Statement by Ambassador Abdul S Minty to the Second Preparatory Committee for the 2010 NPT Review Conference, Geneva, 29 April 2008
I wish to congratulate you on your election as Chair of this Second Preparatory Committee meeting for the 2010 Nuclear Non-Proliferation Treaty (NPT) Review Conference and to assure you of my delegation’s fullest support and co-operation during the course of deliberations. We also wish to thank the High Representative for Disarmament Affairs, Ambassador Sergio Duarte, for his inspiring opening remarks and personal dedication to ensuring that our review cycle will successfully conclude in 2010.
In the context of the deliberations that will be taking place at this PrepCom, South Africa will be putting forward its own views both in the context of this statement, as well as in statements during our consideration of specific issues.
We would like to associate ourselves with the statements and proposals that will be made by the Non-Aligned Movement and the New Agenda Coalition.
Our primary goal is to achieve the full implementation of the Treaty, as well as its universality. The core bargain of the NPT where States undertook not to aspire to nuclear weapons on the basis that all States Parties would work for their elimination should not be forgotten, as in recent years a great deal of attention has been paid to the threat of nuclear proliferation. Nuclear disarmament and nuclear non-proliferation are inextricably linked, and both therefore require continuous and irreversible progress.
In dealing with the question of nuclear disarmament, we should guard against creating the perception that we should search for new solutions that would bring about the implementation of Article VI of the NPT. The 1995 “Principles and Objectives” and the 13 practical and progressive steps for nuclear disarmament agreed to in 2000 represent our consensual blueprint for a step-by-step process that would reduce the threat of nuclear weapons, de-emphasize their importance and lead to their elimination.
We should also recall that peaceful nuclear co-operation and access to the benefits of the peaceful uses of nuclear energy, pursuant to Article IV of the Treaty, are integral components of the NPT. The peaceful use of nuclear energy is inextricably linked to nuclear disarmament and nuclear non-proliferation obligations of the Treaty and none of these elements exist in isolation. The IAEA plays a central role in this regard, and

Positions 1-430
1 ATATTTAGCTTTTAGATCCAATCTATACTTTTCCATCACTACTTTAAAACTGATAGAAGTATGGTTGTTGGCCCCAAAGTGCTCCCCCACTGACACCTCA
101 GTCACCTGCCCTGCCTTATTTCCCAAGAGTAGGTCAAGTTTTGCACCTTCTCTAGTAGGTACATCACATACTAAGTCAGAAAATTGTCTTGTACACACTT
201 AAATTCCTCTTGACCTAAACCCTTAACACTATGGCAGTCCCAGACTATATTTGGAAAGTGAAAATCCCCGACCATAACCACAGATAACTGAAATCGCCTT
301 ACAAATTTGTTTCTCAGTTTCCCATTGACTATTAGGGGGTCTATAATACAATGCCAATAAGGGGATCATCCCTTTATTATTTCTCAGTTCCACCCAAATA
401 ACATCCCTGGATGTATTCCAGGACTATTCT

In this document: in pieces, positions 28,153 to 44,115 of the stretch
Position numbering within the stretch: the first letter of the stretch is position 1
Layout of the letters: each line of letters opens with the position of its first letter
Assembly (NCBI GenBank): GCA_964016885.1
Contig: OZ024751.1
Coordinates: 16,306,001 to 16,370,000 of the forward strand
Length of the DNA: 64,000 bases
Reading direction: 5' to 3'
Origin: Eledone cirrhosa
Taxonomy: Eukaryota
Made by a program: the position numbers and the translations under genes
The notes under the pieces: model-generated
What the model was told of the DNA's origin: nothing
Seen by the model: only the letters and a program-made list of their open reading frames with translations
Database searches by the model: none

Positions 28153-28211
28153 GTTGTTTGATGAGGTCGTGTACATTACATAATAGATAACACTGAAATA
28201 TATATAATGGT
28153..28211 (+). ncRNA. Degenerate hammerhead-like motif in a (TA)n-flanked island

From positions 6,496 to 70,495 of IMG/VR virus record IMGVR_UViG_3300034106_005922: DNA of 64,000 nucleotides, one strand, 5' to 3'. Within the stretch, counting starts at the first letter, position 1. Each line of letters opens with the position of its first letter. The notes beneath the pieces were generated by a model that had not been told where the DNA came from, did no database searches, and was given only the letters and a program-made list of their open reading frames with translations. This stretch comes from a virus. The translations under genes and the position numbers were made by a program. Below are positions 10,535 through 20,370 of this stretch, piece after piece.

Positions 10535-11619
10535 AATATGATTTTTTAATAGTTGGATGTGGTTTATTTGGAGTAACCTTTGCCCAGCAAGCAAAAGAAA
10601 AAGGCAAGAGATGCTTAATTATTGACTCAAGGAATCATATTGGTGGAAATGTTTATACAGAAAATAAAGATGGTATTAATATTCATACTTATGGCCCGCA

it is therefore incumbent upon all of us to fully commit ourselves to provide the IAEA with the necessary support and assistance to fulfil its statutory mandate.
In 2007 South Africa released a Draft Nuclear Energy Policy and Strategy for public comment. This White Paper outlined an extensive programme to develop all aspects of the nuclear fuel cycle, including a possible resumption of conversion and fuel fabrication as well as investigating the viability of enrichment and the reprocessing of used fuel.
The recent debate on the establishment of credible mechanisms to assure the reliable supply of nuclear fuel has been followed with interest by South Africa. Due to the anticipated expansion in the use of nuclear energy for electricity production the issue of having access to a reliable supply of nuclear fuel is under discussion in various
There remains a perception that while demands are being made for non-nuclear-weapon States to agree to new measures in the name of non-proliferation, concrete actions towards nuclear disarmament are neglected.
However, South Africa believes that having access to such a mechanism to ensure the reliable supply of nuclear fuel should not involve any pre-conditions that will require non-nuclear-weapon States in conformity with their legal obligations under the NPT to forgo aspects of their article IV rights related to the use of nuclear energy.
The existence of the illicit nuclear network poses one of the most serious challenges to the international community and to the NPT. Our shared commitment to the Treaty’s non-proliferation provisions demands that we effectively and decisively take appropriate action against illicit nuclear networks.
South Africa also considers the establishment of nuclear-weapon-free zones as an indispensible and integral part of the nuclear disarmament and non-proliferation regime. Nuclear-weapon-free zones, such as the Treaty of Pelindaba, enhance global and regional peace and security, strengthen the nuclear non-proliferation regime and contribute towards realising the objectives of nuclear disarmament. South Africa welcomes all endeavours aimed at the establishment of nuclear-weapon-free zones in other regions around the world. We also wish to commend the recent ratification by Mozambique of the Treaty of Pelindaba.
South Africa further welcomes the recent ratifications of the Comprehensive Nuclear-Test-Ban Treaty (CTBT) by Barbados, Colombia and Malaysia. South Africa believes that the non-entry into force of the CTBT weakens the disarmament and non-proliferation regime and undermines the international community’s quest to achieve a world free of nuclear weapons.
In conclusion, Chairperson,
South Africa wishes to re-iterate that the NPT remains the cornerstone of nuclear disarmament and nuclear non-proliferation and we will continue to promote universal adherence to it. South Africa looks forward to a successful outcome of the 2010 Review Conference.
After our successful first PrepCom meeting held in Vienna under the able guidance of Ambassador Amano of Japan, we have laid the foundation for a positive outcome to this Review Process that would address all provisions of the NPT in a balanced manner.
I thank you.